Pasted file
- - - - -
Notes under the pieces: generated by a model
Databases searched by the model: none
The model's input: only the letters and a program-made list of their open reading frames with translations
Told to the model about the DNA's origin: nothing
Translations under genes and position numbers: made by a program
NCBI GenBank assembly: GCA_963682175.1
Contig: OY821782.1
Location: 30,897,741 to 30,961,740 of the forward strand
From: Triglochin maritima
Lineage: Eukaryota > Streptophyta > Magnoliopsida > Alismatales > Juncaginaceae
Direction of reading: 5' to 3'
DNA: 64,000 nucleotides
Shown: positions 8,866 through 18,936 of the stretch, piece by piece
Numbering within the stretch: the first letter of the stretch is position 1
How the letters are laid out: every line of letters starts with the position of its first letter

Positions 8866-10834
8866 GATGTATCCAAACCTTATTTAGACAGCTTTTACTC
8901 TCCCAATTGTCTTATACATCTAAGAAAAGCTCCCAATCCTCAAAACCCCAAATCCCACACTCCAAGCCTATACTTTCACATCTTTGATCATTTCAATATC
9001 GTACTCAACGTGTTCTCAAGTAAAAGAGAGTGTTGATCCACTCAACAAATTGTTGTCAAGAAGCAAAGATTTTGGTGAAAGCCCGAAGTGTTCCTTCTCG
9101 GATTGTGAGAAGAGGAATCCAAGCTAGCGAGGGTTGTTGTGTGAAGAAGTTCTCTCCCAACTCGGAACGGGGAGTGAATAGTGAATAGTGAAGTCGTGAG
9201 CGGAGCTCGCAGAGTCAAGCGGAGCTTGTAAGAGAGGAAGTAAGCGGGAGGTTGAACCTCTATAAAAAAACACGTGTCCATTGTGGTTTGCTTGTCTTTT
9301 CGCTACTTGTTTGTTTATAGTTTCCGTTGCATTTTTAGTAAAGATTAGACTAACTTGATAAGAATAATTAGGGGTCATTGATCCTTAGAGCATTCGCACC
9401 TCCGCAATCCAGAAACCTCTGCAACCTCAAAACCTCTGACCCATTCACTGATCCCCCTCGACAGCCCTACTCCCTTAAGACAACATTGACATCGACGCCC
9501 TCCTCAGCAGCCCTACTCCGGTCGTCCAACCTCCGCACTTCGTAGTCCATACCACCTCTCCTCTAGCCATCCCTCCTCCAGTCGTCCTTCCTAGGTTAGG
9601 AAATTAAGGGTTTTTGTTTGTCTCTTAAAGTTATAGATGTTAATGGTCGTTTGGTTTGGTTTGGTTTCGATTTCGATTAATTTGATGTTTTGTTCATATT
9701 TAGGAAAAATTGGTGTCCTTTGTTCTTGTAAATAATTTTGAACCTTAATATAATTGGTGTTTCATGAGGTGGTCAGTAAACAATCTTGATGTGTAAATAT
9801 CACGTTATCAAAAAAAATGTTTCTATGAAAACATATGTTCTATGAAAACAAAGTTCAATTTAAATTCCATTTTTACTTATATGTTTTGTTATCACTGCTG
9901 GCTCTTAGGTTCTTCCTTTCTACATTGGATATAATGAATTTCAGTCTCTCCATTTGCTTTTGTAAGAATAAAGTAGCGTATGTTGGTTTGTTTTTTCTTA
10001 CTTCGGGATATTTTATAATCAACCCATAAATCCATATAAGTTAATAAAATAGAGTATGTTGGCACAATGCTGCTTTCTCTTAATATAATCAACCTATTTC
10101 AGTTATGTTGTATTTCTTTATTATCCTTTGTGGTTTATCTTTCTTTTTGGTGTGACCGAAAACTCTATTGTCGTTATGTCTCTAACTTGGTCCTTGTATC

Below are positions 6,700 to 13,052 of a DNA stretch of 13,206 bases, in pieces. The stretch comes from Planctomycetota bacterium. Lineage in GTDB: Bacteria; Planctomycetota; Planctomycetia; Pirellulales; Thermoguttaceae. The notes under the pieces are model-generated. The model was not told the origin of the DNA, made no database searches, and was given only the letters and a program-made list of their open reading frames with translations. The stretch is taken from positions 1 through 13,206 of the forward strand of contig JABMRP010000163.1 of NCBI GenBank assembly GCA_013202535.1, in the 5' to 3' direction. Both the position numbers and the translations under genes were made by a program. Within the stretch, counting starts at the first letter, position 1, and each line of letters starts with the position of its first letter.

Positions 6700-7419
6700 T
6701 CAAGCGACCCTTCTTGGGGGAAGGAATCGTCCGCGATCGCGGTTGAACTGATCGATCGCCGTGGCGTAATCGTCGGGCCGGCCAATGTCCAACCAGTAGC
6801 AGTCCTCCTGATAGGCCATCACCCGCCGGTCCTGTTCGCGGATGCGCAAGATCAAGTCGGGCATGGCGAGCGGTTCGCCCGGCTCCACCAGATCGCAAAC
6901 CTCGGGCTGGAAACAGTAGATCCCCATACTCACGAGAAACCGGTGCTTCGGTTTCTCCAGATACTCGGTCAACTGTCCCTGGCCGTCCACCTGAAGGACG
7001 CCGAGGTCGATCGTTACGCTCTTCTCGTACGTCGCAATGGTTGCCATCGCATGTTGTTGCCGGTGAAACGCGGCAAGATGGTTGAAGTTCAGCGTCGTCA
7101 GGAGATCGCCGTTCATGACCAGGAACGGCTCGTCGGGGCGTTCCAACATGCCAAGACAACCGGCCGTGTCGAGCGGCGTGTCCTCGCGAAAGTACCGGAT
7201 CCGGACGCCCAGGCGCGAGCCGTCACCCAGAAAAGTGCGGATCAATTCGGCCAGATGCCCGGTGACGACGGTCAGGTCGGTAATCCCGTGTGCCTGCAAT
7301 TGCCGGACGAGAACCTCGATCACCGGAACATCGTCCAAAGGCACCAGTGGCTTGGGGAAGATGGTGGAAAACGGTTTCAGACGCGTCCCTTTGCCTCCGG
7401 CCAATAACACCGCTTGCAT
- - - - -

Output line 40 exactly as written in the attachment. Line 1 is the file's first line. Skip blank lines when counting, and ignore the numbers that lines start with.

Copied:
7301 TGCCGGACGAGAACCTCGATCACCGGAACATCGTCCAAAGGCACCAGTGGCTTGGGGAAGATGGTGGAAAACGGTTTCAGACGCGTCCCTTTGCCTCCGG